When we are grieving we need to connect – as often as is indicated. Introverts may have more of a tendency to crawl under a bush and lick their wounds, and to a certain extent this is natural for them, but there need to be trusted people who can check on you, who you will tolerate and be honest with. Extroverts who are grieving may need to be attended nearly round the clock for a while. Usually extroverts have a social system that can accommodate this.
When you have had a string of losses you will definitely need to up your self-care. It is my experience that losses often do come in clusters or waves. When you feel you are at your limits of receiving bad news, sometimes you need to restrict your access to news for a while. I mean this literally. We are all affected by the pummeling of our so often negative world. When you are hurting, turn the TV off, and stop looking at the headlines. Pick up something old and comforting, a favorite book, or pick up the phone and talk to someone who is consistently encouraging. If you feel like you ‘can’t take it’ any more, you may have to assign someone in your life to be your filter, and just ask not to be informed of any peripheral bad news for a week or so. This is caring filtering, not isolation – it is sometimes needful.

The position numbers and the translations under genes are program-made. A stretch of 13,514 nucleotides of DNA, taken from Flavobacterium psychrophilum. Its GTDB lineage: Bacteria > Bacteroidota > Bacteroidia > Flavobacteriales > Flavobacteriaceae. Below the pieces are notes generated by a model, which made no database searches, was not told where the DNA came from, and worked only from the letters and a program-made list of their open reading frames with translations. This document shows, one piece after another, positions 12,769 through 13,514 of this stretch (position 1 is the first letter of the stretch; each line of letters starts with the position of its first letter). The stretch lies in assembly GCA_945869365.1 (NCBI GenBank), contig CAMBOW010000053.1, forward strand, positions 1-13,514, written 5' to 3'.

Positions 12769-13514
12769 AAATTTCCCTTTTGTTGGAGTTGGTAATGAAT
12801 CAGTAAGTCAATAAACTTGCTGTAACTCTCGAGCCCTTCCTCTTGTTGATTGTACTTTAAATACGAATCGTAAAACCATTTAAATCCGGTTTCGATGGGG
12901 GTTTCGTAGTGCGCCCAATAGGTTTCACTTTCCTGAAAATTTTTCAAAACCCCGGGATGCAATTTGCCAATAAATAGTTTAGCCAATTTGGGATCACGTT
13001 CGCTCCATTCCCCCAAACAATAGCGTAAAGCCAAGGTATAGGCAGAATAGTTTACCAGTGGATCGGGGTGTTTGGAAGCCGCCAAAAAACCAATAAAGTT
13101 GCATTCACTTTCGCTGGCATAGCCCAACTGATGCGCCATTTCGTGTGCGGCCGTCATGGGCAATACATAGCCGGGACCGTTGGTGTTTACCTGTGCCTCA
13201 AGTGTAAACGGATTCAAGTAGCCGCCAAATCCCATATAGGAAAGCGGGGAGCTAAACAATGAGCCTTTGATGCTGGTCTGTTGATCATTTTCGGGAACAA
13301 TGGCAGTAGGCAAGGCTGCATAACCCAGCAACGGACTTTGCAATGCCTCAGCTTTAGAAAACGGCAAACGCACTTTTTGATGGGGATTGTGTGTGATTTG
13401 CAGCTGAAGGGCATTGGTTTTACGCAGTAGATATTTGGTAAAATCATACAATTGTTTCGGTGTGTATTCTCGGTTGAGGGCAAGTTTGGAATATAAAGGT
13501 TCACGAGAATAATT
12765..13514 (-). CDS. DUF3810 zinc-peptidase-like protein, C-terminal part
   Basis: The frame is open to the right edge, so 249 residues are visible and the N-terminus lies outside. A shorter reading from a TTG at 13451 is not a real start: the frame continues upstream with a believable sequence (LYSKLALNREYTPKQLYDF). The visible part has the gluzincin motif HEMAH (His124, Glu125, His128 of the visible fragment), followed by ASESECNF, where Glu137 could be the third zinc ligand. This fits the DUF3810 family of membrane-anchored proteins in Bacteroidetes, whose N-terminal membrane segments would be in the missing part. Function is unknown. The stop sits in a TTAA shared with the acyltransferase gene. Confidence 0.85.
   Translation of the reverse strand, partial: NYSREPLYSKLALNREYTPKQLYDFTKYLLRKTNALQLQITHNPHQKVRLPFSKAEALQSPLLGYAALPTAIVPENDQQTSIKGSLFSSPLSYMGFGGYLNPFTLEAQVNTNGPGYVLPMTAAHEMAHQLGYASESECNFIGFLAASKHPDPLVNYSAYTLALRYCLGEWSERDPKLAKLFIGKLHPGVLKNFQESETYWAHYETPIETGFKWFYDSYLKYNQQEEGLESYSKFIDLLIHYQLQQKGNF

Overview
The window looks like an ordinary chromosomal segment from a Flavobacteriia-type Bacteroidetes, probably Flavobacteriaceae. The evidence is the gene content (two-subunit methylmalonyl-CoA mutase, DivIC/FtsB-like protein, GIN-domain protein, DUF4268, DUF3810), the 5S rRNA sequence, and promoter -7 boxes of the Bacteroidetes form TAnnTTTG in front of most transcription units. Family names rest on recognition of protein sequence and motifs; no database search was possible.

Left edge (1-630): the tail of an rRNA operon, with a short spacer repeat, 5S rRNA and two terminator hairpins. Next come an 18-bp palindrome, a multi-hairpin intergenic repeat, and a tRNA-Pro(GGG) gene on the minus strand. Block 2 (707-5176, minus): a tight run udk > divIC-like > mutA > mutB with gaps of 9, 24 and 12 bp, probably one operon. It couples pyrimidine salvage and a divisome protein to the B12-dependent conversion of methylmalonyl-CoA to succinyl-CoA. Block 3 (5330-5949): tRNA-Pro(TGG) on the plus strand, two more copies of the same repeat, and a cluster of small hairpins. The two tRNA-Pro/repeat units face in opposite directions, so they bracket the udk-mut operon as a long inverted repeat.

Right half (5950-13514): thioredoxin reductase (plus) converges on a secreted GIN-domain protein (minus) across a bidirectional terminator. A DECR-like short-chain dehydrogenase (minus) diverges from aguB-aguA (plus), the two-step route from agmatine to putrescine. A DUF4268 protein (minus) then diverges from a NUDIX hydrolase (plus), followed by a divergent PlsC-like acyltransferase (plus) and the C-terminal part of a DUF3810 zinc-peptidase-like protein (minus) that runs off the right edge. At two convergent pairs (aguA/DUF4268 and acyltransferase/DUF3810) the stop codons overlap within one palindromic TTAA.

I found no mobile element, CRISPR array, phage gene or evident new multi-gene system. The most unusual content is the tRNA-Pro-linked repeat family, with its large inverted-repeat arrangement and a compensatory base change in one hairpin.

In our community, like all good communities, we share each other’s burdens. But sometimes we need to hold others in the Light very lightly. If you are on the edge, don’t try and hold the prayer list for the meeting. If you are at your edge, you get to therapeutically stop caring about others for a bit. This may sound unchristian to you, but it is not. This is an act of faith in God. You are saying to God, yourself and your community that you trust that God has infinite ways to help others, and that you are taking yourself out of the batting rotation for a bit, trusting that the skipper has other good hitters to put in the game. God will not be mad at you for this, and any human who would shame you for this, needs to be put at a little distance. This extends even to sitting in meeting. Be there if you want to be, if it comforts you. But if you can’t handle anyone else’s pain, you can stay away for a week and ask the pastor, or Ministry and Oversight to meet with you for individual care and worship. Only you can know if you need to be with others or not. But whatever you need to do to care for yourself, is all right with us.